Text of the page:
btw W is still supposedly kicking tires for a houston location.

 

That's why I put the last two quotes in my signature - good reminders.

 

But good to know the success of GFretail vs. GFrestaurants.

 

It's also possibly a good argument for the city building more underground parking.

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  • 3 weeks later...

A little "W Hotel" talk today in HBJ today.

 

QUOTE: Branded residences, condos that are situated on top of premium hotels and use the hotels’ amenities such as those at the W Hotel in Austin, are doing well in Texas' metro markets, but have yet to call Houston home. It won’t be a trend for Houston, but will likely crop up in the near future in hot spots such as the Galleria area and downtown, Thomsen said. UNQUOTE

 

http://www.bizjourna...areas-will.html

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and how much of that retail is sitting vacant or partially if not wholly subsidized by the office/residential/hotel component? i'll tell you - a bunch of it. dense ground floor retail makes urbanists pants bulge but it rarely makes economic sense. i've spoken to developer after developer and they all say the same thing - if they can subsidize it as an amenity to the major component of the development then they will consider it but by itself it is typically a money loser.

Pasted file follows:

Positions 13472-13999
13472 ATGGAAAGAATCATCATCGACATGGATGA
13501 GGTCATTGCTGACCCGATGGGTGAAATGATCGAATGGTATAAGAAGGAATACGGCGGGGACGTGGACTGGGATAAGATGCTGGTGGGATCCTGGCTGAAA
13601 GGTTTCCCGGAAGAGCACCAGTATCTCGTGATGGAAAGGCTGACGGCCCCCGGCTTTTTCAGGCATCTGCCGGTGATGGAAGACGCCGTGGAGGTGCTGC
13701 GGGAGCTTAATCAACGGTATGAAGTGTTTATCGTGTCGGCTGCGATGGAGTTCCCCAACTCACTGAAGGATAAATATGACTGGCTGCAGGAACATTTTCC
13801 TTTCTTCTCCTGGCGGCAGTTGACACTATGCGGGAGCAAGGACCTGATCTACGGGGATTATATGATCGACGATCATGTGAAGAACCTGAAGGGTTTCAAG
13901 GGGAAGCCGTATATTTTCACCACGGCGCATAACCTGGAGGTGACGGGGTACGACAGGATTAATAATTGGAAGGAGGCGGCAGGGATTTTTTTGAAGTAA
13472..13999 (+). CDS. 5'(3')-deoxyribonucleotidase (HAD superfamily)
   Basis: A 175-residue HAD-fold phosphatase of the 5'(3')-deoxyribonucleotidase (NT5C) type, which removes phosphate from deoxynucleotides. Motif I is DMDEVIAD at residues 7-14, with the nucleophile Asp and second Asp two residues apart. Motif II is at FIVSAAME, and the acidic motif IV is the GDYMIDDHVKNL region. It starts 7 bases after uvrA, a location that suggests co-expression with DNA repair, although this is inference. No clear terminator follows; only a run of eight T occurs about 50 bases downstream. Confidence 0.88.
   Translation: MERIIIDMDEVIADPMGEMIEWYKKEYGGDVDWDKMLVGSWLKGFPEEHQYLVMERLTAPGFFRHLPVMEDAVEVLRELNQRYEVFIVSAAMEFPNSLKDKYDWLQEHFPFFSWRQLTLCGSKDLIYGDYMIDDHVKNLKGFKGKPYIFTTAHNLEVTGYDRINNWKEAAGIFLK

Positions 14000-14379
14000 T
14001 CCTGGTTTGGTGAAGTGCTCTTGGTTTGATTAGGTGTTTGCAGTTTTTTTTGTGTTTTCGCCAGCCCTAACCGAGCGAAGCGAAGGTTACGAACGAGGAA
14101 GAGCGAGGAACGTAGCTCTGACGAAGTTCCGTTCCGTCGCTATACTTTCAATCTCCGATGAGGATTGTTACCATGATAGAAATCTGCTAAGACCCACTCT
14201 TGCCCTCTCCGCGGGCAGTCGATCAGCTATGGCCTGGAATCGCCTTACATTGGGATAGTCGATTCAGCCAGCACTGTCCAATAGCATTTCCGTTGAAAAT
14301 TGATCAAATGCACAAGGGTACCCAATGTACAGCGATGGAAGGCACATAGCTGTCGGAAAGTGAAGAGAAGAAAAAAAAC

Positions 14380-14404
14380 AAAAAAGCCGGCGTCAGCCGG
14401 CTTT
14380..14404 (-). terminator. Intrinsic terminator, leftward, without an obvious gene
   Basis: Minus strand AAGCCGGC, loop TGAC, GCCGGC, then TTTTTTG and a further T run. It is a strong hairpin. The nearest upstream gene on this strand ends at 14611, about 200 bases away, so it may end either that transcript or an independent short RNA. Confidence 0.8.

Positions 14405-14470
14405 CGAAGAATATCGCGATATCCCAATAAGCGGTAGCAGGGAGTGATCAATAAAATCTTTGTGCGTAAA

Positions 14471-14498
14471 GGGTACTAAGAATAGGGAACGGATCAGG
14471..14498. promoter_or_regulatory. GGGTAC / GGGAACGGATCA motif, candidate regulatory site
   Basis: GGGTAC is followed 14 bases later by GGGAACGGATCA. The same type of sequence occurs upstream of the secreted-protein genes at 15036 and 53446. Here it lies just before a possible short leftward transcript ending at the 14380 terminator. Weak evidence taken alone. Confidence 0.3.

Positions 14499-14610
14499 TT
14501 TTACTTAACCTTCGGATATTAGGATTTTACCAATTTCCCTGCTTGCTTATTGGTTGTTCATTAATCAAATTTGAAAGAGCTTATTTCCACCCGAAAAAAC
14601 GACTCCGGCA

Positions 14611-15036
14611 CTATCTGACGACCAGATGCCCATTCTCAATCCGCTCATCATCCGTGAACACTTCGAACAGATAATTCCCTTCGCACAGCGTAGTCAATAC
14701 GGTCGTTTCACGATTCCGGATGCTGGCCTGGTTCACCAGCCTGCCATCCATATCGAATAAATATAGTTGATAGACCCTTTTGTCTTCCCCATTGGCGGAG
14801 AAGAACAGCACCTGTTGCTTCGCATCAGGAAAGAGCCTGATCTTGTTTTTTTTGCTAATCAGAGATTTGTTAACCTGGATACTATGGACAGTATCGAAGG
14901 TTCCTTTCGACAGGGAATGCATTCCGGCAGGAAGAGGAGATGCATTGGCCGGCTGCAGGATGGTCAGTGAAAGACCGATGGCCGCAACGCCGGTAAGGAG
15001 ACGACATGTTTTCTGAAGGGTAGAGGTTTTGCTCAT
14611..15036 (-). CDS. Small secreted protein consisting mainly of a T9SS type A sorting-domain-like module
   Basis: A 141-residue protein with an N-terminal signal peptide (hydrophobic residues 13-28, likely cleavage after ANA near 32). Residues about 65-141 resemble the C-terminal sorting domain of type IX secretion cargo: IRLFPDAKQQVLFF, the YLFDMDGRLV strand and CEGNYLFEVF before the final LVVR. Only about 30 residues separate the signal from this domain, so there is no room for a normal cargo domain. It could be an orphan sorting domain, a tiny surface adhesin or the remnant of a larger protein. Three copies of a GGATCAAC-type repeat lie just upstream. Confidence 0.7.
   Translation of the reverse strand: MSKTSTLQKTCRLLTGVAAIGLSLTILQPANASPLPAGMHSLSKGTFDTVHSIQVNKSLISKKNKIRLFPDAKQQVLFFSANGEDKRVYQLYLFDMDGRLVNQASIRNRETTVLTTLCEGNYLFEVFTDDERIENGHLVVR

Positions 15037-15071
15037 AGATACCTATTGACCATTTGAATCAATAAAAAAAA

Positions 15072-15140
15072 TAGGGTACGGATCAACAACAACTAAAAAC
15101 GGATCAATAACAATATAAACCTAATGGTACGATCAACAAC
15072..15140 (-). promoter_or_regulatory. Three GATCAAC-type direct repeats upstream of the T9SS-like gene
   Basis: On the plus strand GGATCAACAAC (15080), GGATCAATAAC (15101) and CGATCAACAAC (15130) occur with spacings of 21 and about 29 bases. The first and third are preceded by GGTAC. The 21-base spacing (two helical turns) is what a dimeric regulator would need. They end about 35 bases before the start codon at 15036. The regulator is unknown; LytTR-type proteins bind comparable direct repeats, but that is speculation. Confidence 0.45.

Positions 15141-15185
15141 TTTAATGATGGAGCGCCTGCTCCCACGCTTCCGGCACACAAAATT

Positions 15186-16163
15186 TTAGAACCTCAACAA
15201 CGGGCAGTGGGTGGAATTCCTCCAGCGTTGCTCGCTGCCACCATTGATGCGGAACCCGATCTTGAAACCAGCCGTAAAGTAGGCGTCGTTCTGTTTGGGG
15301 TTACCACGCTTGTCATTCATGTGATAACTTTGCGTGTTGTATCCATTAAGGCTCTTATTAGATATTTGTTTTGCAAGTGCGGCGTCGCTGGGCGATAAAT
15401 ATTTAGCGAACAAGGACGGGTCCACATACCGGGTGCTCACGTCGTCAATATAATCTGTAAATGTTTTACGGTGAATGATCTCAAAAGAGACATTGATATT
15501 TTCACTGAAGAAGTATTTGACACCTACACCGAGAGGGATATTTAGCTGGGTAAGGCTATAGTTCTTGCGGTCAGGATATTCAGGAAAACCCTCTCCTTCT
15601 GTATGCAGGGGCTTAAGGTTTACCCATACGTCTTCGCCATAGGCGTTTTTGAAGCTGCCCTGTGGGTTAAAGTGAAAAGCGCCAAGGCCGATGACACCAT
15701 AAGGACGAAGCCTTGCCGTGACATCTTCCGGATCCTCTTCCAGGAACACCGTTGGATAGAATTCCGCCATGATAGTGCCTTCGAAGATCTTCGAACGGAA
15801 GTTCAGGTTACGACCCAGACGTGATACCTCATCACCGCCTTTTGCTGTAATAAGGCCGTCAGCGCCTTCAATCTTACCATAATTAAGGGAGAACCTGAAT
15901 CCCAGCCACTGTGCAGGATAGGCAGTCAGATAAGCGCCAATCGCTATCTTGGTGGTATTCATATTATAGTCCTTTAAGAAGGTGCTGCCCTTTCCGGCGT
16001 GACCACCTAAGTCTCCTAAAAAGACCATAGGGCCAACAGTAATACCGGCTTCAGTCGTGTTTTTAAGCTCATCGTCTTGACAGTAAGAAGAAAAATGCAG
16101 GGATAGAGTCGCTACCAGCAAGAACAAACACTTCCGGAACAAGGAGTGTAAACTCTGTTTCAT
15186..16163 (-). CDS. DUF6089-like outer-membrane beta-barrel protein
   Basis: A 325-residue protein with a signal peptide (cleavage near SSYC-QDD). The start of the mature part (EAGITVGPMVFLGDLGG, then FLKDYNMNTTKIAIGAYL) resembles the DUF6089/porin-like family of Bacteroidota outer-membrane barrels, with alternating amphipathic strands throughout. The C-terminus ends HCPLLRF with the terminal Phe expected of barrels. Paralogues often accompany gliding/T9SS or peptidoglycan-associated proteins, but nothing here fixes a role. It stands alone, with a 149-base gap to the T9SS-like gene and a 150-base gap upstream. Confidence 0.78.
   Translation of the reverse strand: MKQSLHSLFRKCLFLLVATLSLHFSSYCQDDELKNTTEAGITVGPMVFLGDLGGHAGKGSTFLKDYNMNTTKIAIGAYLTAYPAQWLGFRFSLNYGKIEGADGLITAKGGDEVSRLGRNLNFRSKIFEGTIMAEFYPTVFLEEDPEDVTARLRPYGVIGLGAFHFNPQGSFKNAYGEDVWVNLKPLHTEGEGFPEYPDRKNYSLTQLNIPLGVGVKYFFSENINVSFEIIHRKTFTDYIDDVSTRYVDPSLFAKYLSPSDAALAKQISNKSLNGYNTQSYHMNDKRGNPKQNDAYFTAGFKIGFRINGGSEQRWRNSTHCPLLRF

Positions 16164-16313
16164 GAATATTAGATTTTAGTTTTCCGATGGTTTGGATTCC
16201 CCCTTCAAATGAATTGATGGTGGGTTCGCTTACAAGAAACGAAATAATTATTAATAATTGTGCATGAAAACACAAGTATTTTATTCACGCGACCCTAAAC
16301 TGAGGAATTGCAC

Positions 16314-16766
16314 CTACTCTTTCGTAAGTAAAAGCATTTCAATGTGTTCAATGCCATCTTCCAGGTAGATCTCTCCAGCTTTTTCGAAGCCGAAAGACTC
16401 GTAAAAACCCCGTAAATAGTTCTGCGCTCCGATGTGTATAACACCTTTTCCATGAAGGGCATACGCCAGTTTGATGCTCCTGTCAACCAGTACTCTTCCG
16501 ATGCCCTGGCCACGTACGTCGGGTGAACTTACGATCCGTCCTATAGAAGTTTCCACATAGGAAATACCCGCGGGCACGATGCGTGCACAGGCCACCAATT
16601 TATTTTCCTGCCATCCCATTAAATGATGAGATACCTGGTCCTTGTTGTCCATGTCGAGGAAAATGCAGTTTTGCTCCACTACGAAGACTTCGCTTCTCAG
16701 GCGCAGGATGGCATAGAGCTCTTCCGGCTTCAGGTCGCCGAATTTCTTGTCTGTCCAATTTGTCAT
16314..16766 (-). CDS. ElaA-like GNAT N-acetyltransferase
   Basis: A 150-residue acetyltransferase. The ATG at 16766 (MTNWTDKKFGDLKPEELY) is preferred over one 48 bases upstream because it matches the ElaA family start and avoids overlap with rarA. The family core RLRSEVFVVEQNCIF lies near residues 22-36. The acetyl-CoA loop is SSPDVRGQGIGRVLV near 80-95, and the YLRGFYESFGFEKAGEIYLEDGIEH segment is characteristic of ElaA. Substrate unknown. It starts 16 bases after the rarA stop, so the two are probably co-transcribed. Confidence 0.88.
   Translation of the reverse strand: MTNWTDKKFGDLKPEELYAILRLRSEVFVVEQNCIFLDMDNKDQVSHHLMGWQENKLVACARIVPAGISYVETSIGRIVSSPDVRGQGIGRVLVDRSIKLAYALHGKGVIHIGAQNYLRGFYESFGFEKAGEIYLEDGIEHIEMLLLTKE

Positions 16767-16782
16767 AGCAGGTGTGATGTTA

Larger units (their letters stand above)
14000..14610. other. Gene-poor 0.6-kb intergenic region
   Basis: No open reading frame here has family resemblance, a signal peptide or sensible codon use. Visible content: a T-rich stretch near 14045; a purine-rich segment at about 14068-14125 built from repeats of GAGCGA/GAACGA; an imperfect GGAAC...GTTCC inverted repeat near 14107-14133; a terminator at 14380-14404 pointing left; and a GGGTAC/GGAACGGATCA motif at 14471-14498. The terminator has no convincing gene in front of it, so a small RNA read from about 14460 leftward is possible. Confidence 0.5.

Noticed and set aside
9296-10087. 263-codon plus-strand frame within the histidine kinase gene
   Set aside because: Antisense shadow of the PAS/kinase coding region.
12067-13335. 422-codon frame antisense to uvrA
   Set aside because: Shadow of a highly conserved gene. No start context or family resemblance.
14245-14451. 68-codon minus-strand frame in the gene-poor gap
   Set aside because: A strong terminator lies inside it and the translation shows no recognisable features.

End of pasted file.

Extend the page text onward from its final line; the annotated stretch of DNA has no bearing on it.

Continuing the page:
example: i was in austin a couple of weekends ago on 2nd street near the W eating dinner with some of my friends that live there. while the restaurants and bars typically do well i asked about the stores. they said many stores shutter or move within 9-12 months because rent is too high and there's absolutely NO PARKING. succesful pedestrian level retail requires a critical mass of residents and i'm sorry but that just doesn't exist in cities like Houston and Dallas and Austin.

btw W is still supposedly kicking tires for a houston location.

What does this mean 'kicking tires'